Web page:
Sometime last year, while in South Africa, I bemoaned Malawi’s over dependence on tobacco as a source of foreign exchange. I went on to suggest that Malawi must switch from tobacco to Jatropha, which is a very useful crop.

After searching the net, I discovered that, in 2005, the Biodiesel Association of Malawi led by Mr Osman Ibrahim had been encouraging farmers to abandon tobacco and switch to Jatropha as a cash crop. But as of last year, I could not find any new developments on the net about activities of this association.

After returning to Malawi in May last year, I inquired about the Biodiesel Association of Malawi. But all my efforts were to no avail. In the course of time, I got in touch with Mr Chris Dyason with whom I exchanged a few emails. He told me that Jatropha farming is still in its infancy in Malawi.He said that his company has a farm just outside Blantyre and in Namwera and that his is the only company giving forward contracts on seed. Besides his company there are three other companies growing Jatropha in Salima and Nkhata Bay. I really wanted to meet Mr Dyason in person and learn more about Jatropha. But when the news of the scholarship broke out, I became busy with travel arrangements such that I could not create time for a meeting with him. Despite that, my interest in Jatropha is still very strong.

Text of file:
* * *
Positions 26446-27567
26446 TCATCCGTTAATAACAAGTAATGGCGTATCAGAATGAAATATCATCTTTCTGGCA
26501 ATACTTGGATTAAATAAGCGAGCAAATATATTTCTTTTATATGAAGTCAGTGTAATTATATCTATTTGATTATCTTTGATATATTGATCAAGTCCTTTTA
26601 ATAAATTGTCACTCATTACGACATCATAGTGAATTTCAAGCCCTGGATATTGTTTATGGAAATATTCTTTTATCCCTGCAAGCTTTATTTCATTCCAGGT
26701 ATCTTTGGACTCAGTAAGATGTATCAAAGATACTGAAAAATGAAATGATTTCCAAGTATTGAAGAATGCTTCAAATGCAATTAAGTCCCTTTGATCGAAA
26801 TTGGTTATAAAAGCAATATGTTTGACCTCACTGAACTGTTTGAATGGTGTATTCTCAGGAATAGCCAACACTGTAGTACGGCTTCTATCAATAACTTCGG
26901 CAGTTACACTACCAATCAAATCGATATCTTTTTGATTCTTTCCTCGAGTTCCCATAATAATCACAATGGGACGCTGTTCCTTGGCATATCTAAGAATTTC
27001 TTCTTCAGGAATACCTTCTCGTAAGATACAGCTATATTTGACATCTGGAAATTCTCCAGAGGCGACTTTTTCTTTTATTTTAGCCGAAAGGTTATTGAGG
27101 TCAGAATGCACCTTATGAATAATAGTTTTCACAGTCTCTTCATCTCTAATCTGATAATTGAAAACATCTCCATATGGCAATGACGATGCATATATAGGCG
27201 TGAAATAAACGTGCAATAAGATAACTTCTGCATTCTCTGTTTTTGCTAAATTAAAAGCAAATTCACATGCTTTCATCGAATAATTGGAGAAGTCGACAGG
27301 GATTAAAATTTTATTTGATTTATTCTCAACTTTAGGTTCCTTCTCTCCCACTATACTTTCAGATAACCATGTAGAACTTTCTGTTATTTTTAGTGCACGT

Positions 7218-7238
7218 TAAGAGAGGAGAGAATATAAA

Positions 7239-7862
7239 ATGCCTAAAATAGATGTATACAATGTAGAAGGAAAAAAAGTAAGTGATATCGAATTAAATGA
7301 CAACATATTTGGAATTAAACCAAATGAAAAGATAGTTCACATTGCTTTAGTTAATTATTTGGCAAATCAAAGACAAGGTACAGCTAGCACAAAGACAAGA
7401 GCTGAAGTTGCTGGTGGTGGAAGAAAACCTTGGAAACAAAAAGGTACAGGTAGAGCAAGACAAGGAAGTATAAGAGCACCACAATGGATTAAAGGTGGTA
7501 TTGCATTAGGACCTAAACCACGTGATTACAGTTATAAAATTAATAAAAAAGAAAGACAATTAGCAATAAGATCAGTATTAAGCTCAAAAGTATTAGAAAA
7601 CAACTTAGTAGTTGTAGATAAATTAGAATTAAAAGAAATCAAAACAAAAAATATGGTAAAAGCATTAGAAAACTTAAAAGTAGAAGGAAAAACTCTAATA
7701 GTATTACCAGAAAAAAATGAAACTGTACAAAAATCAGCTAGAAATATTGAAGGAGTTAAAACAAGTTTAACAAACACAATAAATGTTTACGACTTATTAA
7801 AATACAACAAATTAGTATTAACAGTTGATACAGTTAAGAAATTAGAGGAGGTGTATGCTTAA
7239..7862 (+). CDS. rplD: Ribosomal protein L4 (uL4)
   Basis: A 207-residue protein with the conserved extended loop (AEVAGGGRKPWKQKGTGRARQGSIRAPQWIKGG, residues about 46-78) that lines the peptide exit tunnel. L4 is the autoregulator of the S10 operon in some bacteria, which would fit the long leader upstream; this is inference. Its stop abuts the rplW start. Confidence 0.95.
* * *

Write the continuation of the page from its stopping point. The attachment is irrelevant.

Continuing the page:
Now that I am settling down here in Japan, I have ample time to follow the developments in renewable energy projects. A recent article by Engineering News has caught my attention because it addresses my question on Jatropha farming in Malawi. This article reports that a consortium comprising Netherlands-based TNT Group and some African investors is preparing to set up a $12-million biodisel production plant in the capital, Lilongwe. It is expected that Malawi will start producing biodiesel in 2009. The most exciting point  is that the project is in the hands of the private sector.The private sector usually sticks to what they say while governments can sometimes be so unpredictable especially when going into an election year as is the case in Malawi. Priorities within priorities do change during this time. Malawi’s plant will probably be the second one in the region because to know that struggling Zimbabwe already commissioned her first bio diesel plant last year.

In a related development, I was encouraged to learn that Air New Zealand (ANZ) will be conducting a trial later this year in which bio-fuel made from jatropha plants will power one of the four engines on a Boeing 747-400.ANZ is said to be sourcing its jatropha from Malawi, Mozambique and Tanzania in Africa as well as from India. Malawi on the move!!!